T-bar row exercise is one of the most important workouts to target the large muscles of your back, specifically the latissimus dorsi (lats) as well as hit your teres major and biceps brachii. T-bar rows also work your shoulders and the pulling muscles in your arms — biceps, brachialis and brachioradialis. Your abdominals, hamstrings and glutes must also engage to help stabilize your body in the bent-over position as you lift.
- Always consult your doctor or physician before practice.
- Keep the weight in moderate due to the straining of your lower back.
- If you are a beginner in weight lifting, it is a good idea to have a spotter.
ONE-ARM T BAR ROW
BENT OVER ROW
SINGLE LEG DEADLIFT
Q: How many sets and reps do you recommend for T bar row?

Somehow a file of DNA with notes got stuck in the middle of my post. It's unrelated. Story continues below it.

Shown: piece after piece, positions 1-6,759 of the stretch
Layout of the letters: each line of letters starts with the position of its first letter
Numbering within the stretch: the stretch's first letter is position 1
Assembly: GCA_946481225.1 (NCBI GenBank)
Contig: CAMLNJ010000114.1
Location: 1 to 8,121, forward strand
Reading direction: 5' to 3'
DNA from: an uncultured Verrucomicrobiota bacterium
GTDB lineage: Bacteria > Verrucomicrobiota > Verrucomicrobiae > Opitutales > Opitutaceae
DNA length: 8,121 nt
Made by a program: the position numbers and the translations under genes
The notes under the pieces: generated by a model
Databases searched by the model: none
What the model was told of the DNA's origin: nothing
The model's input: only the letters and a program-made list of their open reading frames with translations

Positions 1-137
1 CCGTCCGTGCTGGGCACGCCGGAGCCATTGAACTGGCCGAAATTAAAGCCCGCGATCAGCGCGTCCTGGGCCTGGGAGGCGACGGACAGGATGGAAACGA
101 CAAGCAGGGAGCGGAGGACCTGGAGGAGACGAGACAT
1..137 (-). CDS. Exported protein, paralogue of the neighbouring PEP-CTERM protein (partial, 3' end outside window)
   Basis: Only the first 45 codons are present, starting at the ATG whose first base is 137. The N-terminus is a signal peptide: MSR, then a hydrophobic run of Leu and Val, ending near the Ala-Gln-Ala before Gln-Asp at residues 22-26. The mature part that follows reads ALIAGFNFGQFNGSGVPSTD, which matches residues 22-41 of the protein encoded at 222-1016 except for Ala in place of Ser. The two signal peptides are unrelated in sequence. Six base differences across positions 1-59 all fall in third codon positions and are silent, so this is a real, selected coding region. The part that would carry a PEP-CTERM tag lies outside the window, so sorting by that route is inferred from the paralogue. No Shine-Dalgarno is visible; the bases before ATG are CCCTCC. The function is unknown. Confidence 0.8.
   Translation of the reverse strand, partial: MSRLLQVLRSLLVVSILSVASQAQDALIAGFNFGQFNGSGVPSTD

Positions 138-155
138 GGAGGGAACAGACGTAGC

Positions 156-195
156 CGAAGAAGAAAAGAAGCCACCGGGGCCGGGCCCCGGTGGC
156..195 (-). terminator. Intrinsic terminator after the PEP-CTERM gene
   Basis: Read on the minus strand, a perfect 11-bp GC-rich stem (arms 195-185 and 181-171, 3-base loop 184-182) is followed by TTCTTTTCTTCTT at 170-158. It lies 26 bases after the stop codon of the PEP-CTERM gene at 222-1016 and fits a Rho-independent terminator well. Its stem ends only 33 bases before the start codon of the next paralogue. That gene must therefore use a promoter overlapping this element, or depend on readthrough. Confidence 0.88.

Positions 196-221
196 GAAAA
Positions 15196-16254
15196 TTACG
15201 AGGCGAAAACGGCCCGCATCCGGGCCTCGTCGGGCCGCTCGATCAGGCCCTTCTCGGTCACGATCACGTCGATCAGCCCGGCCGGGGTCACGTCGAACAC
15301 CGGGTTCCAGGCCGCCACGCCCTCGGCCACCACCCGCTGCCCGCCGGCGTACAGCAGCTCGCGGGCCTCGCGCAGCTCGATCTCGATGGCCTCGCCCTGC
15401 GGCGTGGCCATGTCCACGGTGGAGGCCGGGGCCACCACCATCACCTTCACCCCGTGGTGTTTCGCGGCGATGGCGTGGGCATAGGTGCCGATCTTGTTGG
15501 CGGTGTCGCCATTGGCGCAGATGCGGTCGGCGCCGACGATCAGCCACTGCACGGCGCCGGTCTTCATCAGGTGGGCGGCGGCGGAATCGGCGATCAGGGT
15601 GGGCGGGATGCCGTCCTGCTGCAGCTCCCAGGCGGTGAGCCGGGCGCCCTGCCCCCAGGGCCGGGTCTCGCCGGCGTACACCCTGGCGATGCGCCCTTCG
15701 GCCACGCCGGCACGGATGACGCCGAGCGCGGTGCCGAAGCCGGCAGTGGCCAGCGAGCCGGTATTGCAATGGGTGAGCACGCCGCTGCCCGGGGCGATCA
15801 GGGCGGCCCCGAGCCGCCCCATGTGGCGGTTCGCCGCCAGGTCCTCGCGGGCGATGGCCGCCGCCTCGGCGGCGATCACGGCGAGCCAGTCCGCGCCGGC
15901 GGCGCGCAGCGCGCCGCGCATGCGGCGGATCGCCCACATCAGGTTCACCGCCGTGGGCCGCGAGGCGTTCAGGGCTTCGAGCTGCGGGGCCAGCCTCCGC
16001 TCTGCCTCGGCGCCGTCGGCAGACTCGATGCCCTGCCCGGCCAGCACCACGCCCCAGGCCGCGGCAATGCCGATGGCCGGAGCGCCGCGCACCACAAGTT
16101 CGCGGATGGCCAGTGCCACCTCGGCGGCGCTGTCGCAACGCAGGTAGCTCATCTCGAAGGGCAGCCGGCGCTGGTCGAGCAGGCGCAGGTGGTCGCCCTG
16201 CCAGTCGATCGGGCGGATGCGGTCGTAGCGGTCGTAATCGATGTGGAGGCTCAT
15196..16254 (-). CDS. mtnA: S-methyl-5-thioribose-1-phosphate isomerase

A: For beginners, do at least 8-10 reps for 2-3 sets. Advanced trainees should shoot for 4-5 sets of 6-8 reps. If you cannot complete the set at first, it’s ok because quality is much more important than quantity in T-bar row workouts.
Q: What things should I avoid when practicing T-bar row?
A: Weight is the first important feature for an effective T-bar row exercise. Choose the weight that fits your fitness level to bring explosive result. Avoid picking too many weight plates, which can make you lose balance and collapse. Posture is the second essential consideration to perform T-bar row exercise. Always keep your back straight as you perform the exercise, as well as flex your arms and raise your elbows until they touch your body. Do not collapse your shoulders, jerk your arms, or use momentum to pull the weight up.